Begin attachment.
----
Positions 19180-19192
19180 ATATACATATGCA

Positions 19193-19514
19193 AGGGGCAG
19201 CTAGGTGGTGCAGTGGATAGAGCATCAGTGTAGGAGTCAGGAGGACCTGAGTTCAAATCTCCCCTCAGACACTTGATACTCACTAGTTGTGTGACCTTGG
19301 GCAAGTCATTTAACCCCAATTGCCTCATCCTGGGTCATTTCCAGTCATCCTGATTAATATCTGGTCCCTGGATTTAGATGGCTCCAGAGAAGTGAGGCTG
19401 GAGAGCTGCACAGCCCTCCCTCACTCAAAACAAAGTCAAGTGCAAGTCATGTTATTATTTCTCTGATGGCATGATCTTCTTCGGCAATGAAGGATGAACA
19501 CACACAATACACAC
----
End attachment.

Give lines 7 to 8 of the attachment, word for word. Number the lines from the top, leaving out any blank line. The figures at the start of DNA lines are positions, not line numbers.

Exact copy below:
19401 GAGAGCTGCACAGCCCTCCCTCACTCAAAACAAAGTCAAGTGCAAGTCATGTTATTATTTCTCTGATGGCATGATCTTCTTCGGCAATGAAGGATGAACA
19501 CACACAATACACAC